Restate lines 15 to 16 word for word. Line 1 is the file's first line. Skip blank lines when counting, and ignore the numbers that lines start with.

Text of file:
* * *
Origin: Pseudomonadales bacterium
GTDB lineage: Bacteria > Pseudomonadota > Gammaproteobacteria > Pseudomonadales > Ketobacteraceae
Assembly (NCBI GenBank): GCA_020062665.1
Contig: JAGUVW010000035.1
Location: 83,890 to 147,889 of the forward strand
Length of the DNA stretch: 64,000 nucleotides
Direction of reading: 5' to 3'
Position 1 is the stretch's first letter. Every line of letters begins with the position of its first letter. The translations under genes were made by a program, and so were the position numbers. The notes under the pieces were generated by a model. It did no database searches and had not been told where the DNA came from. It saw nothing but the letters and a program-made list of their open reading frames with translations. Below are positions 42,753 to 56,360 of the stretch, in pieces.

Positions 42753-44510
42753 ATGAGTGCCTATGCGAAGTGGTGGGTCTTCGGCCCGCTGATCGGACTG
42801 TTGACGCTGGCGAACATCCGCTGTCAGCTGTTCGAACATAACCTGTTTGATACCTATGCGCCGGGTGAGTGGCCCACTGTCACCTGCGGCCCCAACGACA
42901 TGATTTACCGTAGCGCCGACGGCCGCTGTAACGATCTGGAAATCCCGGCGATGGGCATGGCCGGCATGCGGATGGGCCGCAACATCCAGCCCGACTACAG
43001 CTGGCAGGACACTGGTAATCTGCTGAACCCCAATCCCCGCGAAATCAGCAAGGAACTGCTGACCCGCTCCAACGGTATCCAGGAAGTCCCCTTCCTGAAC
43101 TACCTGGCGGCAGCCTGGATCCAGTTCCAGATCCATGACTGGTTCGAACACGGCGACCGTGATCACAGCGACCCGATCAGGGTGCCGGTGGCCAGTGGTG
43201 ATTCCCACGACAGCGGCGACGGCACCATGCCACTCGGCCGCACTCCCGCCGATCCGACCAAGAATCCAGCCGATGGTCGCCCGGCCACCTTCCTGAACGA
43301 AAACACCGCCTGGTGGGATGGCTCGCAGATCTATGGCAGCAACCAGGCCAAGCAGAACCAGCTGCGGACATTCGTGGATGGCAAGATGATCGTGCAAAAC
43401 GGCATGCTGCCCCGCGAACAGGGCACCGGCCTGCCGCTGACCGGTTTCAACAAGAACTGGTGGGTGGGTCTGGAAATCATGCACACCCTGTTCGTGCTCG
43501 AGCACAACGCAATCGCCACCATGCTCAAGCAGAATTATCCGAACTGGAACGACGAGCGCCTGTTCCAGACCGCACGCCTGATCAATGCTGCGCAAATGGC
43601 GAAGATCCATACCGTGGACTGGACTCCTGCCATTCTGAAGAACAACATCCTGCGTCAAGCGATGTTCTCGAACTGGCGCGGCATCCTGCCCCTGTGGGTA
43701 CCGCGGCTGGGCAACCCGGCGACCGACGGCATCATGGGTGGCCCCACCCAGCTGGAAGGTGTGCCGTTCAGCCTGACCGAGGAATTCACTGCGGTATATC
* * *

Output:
43201 ATTCCCACGACAGCGGCGACGGCACCATGCCACTCGGCCGCACTCCCGCCGATCCGACCAAGAATCCAGCCGATGGTCGCCCGGCCACCTTCCTGAACGA
43301 AAACACCGCCTGGTGGGATGGCTCGCAGATCTATGGCAGCAACCAGGCCAAGCAGAACCAGCTGCGGACATTCGTGGATGGCAAGATGATCGTGCAAAAC